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Net Neutrality still kind of an important free speech issue

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Net Neutrality, the notion that internet service providers ought to be neutral to the information their consumers receive, may still be regarded as the most important free speech issue of our time. But back in 2010 the word around Hollywood, California, was that the federal Orwellian double-speak crafted, Net Neutrality Regulations, promoted anything but neutrality.

Former Federal Communications Commission Chairman Julius Genachowski appears to have done a terrific job shining the shoes of the largest multinational corporations and financial trading companies by sending the "Net Neutrality" order, which he drafted for them in the first place, back and forth for review and change to their liking.

In other words, before making the new internet regulations law, the FCC had to make extra sure they were exactly what their corporate buddies required. And what the would-be masters of the universe appear to have required is legislation favoring just the opposite of Net Neutrality.

Regardless of the hype, the political rhetoric and the black and white language purporting to limit discrimination, the overall in-between-the-lines result of the regulations appear to have limited meaningful internet information to the middle class, denied it almost altogether to the poor, and dished it up first class to the centers of power, the multinational corporations, the enormous monopoly banks, and anyone else who falls within the top one percent of the world's monied elite.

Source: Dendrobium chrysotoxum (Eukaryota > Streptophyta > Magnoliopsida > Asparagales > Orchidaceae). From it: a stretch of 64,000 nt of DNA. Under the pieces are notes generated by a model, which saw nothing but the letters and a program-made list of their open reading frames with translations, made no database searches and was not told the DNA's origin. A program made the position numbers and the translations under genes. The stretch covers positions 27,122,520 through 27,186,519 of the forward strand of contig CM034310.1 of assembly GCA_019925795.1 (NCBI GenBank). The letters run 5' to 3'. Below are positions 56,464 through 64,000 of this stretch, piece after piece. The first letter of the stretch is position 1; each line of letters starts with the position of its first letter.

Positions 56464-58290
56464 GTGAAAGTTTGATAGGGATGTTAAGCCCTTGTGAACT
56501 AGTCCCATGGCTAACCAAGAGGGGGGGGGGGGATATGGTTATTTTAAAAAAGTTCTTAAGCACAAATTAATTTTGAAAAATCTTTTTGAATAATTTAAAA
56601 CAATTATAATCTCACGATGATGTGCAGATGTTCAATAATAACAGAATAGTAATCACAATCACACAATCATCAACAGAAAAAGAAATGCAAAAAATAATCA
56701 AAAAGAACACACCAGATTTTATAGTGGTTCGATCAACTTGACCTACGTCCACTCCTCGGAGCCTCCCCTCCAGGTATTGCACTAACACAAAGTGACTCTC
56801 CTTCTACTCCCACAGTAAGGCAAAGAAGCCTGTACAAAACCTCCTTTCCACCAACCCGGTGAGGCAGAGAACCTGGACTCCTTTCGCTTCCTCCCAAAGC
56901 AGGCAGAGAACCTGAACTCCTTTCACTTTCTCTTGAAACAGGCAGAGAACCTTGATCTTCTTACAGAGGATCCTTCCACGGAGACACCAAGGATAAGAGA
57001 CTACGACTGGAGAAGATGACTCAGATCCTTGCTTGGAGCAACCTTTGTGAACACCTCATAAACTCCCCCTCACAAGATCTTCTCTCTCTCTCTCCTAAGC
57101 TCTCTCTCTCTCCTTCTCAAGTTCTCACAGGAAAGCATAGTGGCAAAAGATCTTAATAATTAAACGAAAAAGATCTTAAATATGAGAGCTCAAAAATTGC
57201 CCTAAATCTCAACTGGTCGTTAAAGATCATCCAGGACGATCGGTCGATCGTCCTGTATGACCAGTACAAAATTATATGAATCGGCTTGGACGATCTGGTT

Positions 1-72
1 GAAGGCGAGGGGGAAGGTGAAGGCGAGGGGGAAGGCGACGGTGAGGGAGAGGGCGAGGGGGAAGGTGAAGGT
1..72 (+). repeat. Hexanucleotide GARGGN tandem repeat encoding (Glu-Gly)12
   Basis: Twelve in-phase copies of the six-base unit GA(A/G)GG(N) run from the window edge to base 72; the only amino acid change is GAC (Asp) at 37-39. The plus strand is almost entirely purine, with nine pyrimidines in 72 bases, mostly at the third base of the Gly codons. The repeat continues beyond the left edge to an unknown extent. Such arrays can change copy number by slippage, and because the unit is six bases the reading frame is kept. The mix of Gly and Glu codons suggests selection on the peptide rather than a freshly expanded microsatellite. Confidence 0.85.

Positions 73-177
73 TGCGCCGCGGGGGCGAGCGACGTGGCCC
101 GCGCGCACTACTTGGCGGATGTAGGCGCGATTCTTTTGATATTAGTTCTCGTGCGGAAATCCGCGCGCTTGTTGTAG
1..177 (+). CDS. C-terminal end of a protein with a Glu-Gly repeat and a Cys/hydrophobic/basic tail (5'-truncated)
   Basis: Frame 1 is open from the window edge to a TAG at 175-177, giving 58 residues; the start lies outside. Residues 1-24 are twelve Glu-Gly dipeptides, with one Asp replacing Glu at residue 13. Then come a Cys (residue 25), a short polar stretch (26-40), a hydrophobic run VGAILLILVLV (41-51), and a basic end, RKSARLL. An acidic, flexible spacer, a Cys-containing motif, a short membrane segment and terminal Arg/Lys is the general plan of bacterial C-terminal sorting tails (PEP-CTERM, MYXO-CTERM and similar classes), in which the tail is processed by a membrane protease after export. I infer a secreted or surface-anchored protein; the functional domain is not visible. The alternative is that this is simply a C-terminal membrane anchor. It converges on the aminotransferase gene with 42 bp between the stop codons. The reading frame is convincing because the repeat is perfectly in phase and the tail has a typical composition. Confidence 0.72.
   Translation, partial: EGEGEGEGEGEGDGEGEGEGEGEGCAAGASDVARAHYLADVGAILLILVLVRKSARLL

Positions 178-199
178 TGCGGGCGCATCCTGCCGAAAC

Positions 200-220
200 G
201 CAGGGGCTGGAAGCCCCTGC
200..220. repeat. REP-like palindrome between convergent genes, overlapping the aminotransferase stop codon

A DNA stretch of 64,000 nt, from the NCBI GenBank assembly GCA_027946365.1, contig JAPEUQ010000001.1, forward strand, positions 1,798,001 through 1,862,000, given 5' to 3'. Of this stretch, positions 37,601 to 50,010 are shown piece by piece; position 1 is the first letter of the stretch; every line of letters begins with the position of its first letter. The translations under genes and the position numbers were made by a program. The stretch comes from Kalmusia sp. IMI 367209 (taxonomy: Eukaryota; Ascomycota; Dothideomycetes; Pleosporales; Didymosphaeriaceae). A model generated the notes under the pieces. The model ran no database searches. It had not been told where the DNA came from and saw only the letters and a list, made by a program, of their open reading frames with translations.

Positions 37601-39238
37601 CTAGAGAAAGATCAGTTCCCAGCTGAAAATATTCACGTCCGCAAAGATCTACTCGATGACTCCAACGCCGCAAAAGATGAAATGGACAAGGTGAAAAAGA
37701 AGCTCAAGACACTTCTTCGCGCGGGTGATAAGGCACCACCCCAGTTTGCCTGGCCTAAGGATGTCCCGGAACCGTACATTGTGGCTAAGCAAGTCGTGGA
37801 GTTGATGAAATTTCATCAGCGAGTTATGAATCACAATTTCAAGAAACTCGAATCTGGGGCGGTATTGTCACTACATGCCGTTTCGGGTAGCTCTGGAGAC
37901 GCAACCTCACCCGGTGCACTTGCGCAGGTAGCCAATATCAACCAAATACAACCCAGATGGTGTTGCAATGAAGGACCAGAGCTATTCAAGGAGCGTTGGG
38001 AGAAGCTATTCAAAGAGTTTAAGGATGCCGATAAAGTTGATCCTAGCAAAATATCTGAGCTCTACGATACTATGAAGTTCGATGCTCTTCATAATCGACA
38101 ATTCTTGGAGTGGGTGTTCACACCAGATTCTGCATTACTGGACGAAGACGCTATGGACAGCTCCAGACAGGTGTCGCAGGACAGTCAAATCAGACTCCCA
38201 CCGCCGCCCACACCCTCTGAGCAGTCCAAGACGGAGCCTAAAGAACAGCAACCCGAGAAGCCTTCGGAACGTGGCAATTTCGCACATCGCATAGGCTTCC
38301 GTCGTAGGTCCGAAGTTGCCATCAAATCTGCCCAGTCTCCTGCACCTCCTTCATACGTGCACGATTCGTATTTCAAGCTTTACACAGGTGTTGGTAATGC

There already exists an ongoing cover-up of the cyber war in which people, groups, regions, and even countries, are targeted to receive selected information, and/or gracefully blocked and/or diverted from receiving legitimate information, and channeled along the invisible roadways of least resistance, and the so called Net Neutrality regulations, while purporting to do the opposite, made that kind of social engineering easier.

But that wasn’t good enough for Verizon, and in a lawsuit built upon the perverse kind of logic that fostered the fallacious Citizen’s United decision, their lawyers complained that the notion of Net Neutrality violated the public’s free speech privileges under the First Amendment, essentially because corporations are people you know, who have the right of editorial discretion.

As Senator Al Franken said, “Imagine if Comcast customers couldn't watch Netflix, but were limited only to Comcast's Video On Demand service. Imagine if a cable news network could get its website to load faster on your computer than your favorite local political blog. Imagine if big corporations with their own agenda could decide who wins or loses online. The Internet as we know it would cease to exist. That's why net neutrality is the most important free speech issue of our time.”

Well, this past Tuesday the United States Court of Appeals for the District of Columbia appears to have overruled the last salient vestige of the FCC’s net neutrality regulations, ruling that the FCC simply cannot require internet service providers to treat all traffic equally at all.

"…Because the Commission has failed to establish that the anti-discrimination and anti-blocking rules do not impose per se common carrier obligations, we vacate those portions of the Open Internet Order,” they ruled. But they did in effect mention in the interest of Democracy that when service providers vertically integrate, expedite or block certain traffic they at least ought to disclose it.

After the ruling, the new FCC Chairman Tom Wheeler made a wonderful announcement. He said, “…I’m committed to maintaining our networks as engines for economic growth, test beds for innovative services and products, and channels for all forms of speech protected by the First Amendment. We will consider all available options, including those for appeal, to ensure that these networks on which the Internet depends continue to provide a free and open platform for innovation and expression, and operate in the interest of all Americans."

All Americans… That sounds so good. Almost as good as the speeches of politicians and bureaucrats who repeatedly make reference to “…the American people”.

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